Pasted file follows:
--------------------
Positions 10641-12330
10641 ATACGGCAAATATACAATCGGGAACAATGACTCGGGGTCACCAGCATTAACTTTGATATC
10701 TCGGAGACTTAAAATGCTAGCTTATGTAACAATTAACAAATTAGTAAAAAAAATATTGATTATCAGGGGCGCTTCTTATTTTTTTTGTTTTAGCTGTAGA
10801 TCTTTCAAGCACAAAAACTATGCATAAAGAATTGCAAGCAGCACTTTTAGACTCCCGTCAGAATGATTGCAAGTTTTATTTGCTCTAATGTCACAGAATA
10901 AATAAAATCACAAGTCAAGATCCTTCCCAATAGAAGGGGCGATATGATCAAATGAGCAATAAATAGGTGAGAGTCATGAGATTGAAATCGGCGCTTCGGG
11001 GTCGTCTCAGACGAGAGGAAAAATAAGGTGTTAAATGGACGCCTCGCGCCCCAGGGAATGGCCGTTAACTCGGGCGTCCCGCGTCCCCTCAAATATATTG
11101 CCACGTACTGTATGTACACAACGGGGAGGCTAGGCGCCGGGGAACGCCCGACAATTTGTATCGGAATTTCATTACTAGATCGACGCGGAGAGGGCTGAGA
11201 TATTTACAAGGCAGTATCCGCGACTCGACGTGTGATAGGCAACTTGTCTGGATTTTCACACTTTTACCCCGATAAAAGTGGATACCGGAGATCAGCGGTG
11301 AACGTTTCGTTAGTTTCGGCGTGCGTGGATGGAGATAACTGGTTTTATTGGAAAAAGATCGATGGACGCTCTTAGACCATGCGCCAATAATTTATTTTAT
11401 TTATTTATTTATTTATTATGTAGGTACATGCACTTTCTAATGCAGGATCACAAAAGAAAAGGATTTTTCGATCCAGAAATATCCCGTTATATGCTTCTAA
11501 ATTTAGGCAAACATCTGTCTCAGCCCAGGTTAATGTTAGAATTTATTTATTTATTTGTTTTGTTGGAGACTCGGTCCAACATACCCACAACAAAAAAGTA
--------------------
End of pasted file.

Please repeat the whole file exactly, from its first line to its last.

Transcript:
Positions 10641-12330
10641 ATACGGCAAATATACAATCGGGAACAATGACTCGGGGTCACCAGCATTAACTTTGATATC
10701 TCGGAGACTTAAAATGCTAGCTTATGTAACAATTAACAAATTAGTAAAAAAAATATTGATTATCAGGGGCGCTTCTTATTTTTTTTGTTTTAGCTGTAGA
10801 TCTTTCAAGCACAAAAACTATGCATAAAGAATTGCAAGCAGCACTTTTAGACTCCCGTCAGAATGATTGCAAGTTTTATTTGCTCTAATGTCACAGAATA
10901 AATAAAATCACAAGTCAAGATCCTTCCCAATAGAAGGGGCGATATGATCAAATGAGCAATAAATAGGTGAGAGTCATGAGATTGAAATCGGCGCTTCGGG
11001 GTCGTCTCAGACGAGAGGAAAAATAAGGTGTTAAATGGACGCCTCGCGCCCCAGGGAATGGCCGTTAACTCGGGCGTCCCGCGTCCCCTCAAATATATTG
11101 CCACGTACTGTATGTACACAACGGGGAGGCTAGGCGCCGGGGAACGCCCGACAATTTGTATCGGAATTTCATTACTAGATCGACGCGGAGAGGGCTGAGA
11201 TATTTACAAGGCAGTATCCGCGACTCGACGTGTGATAGGCAACTTGTCTGGATTTTCACACTTTTACCCCGATAAAAGTGGATACCGGAGATCAGCGGTG
11301 AACGTTTCGTTAGTTTCGGCGTGCGTGGATGGAGATAACTGGTTTTATTGGAAAAAGATCGATGGACGCTCTTAGACCATGCGCCAATAATTTATTTTAT
11401 TTATTTATTTATTTATTATGTAGGTACATGCACTTTCTAATGCAGGATCACAAAAGAAAAGGATTTTTCGATCCAGAAATATCCCGTTATATGCTTCTAA
11501 ATTTAGGCAAACATCTGTCTCAGCCCAGGTTAATGTTAGAATTTATTTATTTATTTGTTTTGTTGGAGACTCGGTCCAACATACCCACAACAAAAAAGTA